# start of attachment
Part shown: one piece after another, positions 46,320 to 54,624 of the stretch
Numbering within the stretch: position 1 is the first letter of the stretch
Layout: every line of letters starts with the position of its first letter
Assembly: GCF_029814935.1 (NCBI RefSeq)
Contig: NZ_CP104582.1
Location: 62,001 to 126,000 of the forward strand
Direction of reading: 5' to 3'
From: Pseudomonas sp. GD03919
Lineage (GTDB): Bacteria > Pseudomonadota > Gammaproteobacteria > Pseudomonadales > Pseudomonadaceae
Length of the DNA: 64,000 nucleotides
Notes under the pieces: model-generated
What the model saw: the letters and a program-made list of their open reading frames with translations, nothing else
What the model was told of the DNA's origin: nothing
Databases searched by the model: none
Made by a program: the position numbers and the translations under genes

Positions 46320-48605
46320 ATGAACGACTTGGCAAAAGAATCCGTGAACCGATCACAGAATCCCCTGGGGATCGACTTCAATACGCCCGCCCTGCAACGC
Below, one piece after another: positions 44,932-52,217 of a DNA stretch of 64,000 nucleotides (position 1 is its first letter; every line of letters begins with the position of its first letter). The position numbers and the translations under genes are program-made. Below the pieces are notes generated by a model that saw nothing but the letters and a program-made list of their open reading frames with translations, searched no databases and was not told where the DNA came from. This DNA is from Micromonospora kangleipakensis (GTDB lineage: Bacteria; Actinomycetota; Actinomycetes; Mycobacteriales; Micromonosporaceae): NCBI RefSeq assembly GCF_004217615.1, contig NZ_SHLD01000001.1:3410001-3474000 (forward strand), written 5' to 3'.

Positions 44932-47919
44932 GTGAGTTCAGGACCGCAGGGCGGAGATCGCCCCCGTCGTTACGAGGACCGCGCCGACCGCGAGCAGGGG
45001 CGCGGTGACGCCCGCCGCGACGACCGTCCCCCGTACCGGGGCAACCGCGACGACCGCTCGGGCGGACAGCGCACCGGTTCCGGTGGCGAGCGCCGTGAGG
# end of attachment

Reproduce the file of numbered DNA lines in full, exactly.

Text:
Part shown: one piece after another, positions 46,320 to 54,624 of the stretch
Numbering within the stretch: position 1 is the first letter of the stretch
Layout: every line of letters starts with the position of its first letter
Assembly: GCF_029814935.1 (NCBI RefSeq)
Contig: NZ_CP104582.1
Location: 62,001 to 126,000 of the forward strand
Direction of reading: 5' to 3'
From: Pseudomonas sp. GD03919
Lineage (GTDB): Bacteria > Pseudomonadota > Gammaproteobacteria > Pseudomonadales > Pseudomonadaceae
Length of the DNA: 64,000 nucleotides
Notes under the pieces: model-generated
What the model saw: the letters and a program-made list of their open reading frames with translations, nothing else
What the model was told of the DNA's origin: nothing
Databases searched by the model: none
Made by a program: the position numbers and the translations under genes

Positions 46320-48605
46320 ATGAACGACTTGGCAAAAGAATCCGTGAACCGATCACAGAATCCCCTGGGGATCGACTTCAATACGCCCGCCCTGCAACGC
Below, one piece after another: positions 44,932-52,217 of a DNA stretch of 64,000 nucleotides (position 1 is its first letter; every line of letters begins with the position of its first letter). The position numbers and the translations under genes are program-made. Below the pieces are notes generated by a model that saw nothing but the letters and a program-made list of their open reading frames with translations, searched no databases and was not told where the DNA came from. This DNA is from Micromonospora kangleipakensis (GTDB lineage: Bacteria; Actinomycetota; Actinomycetes; Mycobacteriales; Micromonosporaceae): NCBI RefSeq assembly GCF_004217615.1, contig NZ_SHLD01000001.1:3410001-3474000 (forward strand), written 5' to 3'.

Positions 44932-47919
44932 GTGAGTTCAGGACCGCAGGGCGGAGATCGCCCCCGTCGTTACGAGGACCGCGCCGACCGCGAGCAGGGG
45001 CGCGGTGACGCCCGCCGCGACGACCGTCCCCCGTACCGGGGCAACCGCGACGACCGCTCGGGCGGACAGCGCACCGGTTCCGGTGGCGAGCGCCGTGAGG